Technical Article

Optimizing EMI Input Filters for Switched Mode Power Supplies

September 22, 2020 by Marcus Sonst

This article highlights a method to separate common-mode and differential-mode noise components using a dual output LISN (Line Impedance Stabilization Network) and an oscilloscope with at least two channels.

Any switched-mode power supply (SMPS) needs an EMI (Electro Magnetic Interference) input filter to avoid causing disturbances in power lines, with the accompanying interference in other components or systems connected to the power lines. Consequently, designing and optimizing the input filter is an important task for SMPS development. While both common-mode and differential-mode noise filter elements have to be added, they are rarely optimized separately. In particular for high-power applications, this can result in a significantly larger EMI filter than actually required.

In this article, we discuss a simple method to separate common-mode and differential-mode noise components using a dual output LISN (Line Impedance Stabilization Network) and an oscilloscope with at least two channels, which makes it possible to optimize common mode and differential-mode filter components separately, resulting in more accurate data for designing an optimal input filter.


The Importance of EMI and Wide-Bandgap Semiconductors

Due to its nature of switching large currents, an SMPS generates a fair amount of noise. The choice of SMPS topology is significant and influences filter design; for example, a dual interleaved boost topology creates less noise than a simple boost converter. Once the topology is chosen, there are several design parameters that influence the noise level. The switching frequency of the converter is a key value. Very often, a high switching frequency is chosen to obtain a compact design. However, a high switching frequency can be a cause of excessive EMI.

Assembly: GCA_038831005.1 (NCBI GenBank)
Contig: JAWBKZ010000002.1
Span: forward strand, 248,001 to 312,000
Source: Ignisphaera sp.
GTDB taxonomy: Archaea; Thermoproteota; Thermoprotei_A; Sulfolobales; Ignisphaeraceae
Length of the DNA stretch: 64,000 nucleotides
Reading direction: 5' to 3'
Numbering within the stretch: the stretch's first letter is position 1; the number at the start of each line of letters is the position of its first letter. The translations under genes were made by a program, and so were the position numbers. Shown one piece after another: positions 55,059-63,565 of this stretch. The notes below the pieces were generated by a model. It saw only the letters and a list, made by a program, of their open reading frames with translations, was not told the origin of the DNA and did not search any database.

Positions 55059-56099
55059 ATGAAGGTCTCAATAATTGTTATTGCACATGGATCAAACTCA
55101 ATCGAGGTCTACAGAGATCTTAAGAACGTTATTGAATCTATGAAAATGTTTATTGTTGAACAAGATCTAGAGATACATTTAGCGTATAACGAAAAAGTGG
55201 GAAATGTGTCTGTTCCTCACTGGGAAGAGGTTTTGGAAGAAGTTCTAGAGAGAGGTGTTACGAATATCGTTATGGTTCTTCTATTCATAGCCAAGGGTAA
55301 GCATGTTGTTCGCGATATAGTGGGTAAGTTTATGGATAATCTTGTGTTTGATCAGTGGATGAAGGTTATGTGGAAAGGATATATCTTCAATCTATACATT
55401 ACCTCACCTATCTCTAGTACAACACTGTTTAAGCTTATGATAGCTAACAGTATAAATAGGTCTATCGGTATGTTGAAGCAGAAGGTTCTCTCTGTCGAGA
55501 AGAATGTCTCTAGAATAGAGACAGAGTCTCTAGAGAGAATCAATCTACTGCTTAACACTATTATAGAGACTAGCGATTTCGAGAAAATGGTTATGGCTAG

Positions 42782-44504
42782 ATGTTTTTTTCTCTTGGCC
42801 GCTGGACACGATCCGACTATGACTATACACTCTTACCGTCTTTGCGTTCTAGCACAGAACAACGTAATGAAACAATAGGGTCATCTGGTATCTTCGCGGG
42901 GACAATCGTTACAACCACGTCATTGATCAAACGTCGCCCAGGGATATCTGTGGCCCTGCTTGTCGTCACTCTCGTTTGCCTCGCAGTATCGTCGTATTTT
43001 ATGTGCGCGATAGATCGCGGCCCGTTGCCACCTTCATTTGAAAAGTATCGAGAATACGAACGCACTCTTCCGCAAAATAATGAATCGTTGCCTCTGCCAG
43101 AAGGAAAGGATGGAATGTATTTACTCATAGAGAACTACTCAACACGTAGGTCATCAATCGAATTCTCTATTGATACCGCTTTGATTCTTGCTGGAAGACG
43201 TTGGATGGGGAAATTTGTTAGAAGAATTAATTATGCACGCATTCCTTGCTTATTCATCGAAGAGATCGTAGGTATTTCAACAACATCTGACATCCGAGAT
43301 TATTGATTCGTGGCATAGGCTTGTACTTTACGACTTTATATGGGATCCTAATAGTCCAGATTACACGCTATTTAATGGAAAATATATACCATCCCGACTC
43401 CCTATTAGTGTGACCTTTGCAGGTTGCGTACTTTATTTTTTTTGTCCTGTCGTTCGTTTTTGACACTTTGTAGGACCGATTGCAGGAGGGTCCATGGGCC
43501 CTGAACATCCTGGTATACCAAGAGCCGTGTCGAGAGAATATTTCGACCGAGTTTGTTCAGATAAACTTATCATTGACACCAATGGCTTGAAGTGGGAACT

It is very important to understand the correlation between rise and fall time of the switching element and the generated noise. Typically a fast switching element is the first choice. Nowadays, even wide-bandgap devices based on SiC or GaN are very popular in power converter designs to increase efficiency. Such fast switching elements accentuate noise generation if the design is not very carefully optimized to avoid noise generation. In addition to the design parameters, it is always helpful to minimize the parasitic elements in the whole design including the printed circuit board. For example, the high-voltage switching element combined with a connection to a metal housing for cooling will create a parasitic capacitance, which can act as a path for common mode noise to leave the system.


Typical EMI Input Filter Structure